Pressure washing is a cleaning method that uses a high-pressure stream of water--sometimes with cleaning agents--ejected from a hand-held nozzle. Pressure washing is used for washing surfaces--cars, boats, floors--that attract hard-to-remove pollutants such as grease, soot, and pesticides. Power washing per se is not the subject of any California laws or regulations, but because power washing is usually done outdoors and produces waste water, it is subject to state and federal environmental laws related to waste water disposal. Some municipalities have additional environmental regulations or permit requirements.
The federal Clean Water Act prohibits discharge of pollutants into waters of the United States. Since most storm drainage systems on the street empty into lakes, ponds or rivers--without being treated at a chemical plant--allowing polluted discharge from power washing to flow into the storm drains is not legal without a permit from the Environmental Protection Agency (EPA). But EPA-permitted discharges require treatment and analysis of the water. The most common method of compliance with the Clean Water Act is to prevent waste water from discharging into the waters of the United States.
State and County Regulations
While California's laws do not specifically regulate power washing, several state statutes, such as the Porter-Cologne Act, prohibit allowing polluted runoff into the storm water system. Knowingly depositing any hazardous substance in any water body or in roadways can even lead to criminal prosecution under California's Penal Code. Some counties also have laws on outdoor waste water disposal. Santa Barbara County, for example, passed an ordinance in 2007 that prohibits polluted water discharges in the storm drainage system and gives county officials the power to enforce the law and issue penalties.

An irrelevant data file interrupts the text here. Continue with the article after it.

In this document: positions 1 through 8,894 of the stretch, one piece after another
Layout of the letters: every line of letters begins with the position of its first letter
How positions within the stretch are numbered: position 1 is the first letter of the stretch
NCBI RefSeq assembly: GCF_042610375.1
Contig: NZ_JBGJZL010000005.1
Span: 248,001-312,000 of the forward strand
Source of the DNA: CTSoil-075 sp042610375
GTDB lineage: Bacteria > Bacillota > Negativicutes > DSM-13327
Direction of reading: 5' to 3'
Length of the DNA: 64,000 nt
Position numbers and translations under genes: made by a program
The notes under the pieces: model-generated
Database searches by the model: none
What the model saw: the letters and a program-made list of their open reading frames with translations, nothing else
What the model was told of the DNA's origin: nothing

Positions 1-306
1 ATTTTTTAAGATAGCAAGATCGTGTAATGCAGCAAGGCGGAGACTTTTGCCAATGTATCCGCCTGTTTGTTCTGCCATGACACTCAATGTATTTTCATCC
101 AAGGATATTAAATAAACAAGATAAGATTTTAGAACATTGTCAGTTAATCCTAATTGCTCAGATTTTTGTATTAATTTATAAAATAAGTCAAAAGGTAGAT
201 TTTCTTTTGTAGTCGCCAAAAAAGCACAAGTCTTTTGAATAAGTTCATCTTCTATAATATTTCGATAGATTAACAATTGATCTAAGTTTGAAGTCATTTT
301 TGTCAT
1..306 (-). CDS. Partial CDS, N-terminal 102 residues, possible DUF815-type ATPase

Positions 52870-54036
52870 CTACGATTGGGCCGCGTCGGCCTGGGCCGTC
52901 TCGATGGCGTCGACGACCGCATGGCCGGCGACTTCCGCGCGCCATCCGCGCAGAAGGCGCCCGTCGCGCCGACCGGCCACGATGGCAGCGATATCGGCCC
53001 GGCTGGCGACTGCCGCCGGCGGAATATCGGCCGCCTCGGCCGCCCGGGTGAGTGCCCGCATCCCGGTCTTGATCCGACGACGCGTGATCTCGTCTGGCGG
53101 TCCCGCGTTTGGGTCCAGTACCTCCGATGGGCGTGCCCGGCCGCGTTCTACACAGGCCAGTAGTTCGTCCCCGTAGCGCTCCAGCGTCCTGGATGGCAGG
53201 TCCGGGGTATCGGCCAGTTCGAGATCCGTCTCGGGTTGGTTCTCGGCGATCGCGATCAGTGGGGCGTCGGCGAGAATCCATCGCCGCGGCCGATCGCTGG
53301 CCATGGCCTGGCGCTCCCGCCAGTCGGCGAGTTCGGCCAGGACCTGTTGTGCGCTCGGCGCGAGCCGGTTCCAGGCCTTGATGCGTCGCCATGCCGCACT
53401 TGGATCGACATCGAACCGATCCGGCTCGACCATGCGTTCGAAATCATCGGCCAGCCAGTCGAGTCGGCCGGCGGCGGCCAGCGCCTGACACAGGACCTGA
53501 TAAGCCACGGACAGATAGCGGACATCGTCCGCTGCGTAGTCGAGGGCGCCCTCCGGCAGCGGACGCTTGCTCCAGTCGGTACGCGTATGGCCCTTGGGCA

Many municipalities have adopted and enforce the same state and federal waste water regulations that prohibit pressure-washing runoff in the drainage system. Several have also codified procedures relating to pressure-washing waste disposal. The City of Corona, for example, requires power-washers to minimize pollutants by first cleaning equipment or floors with rags or mops before power-washing. Other pressure-washing guidelines in Corona include covering downgrade storm drains; collecting waste water with a vacuum pump or other recovery equipment; and disposing of polluted water in the sanitary sewer system, as long as it does not contain hazardous materials such as engine degreasers. Call local environmental or public works officials to find out about any needed permits or applicable regulations.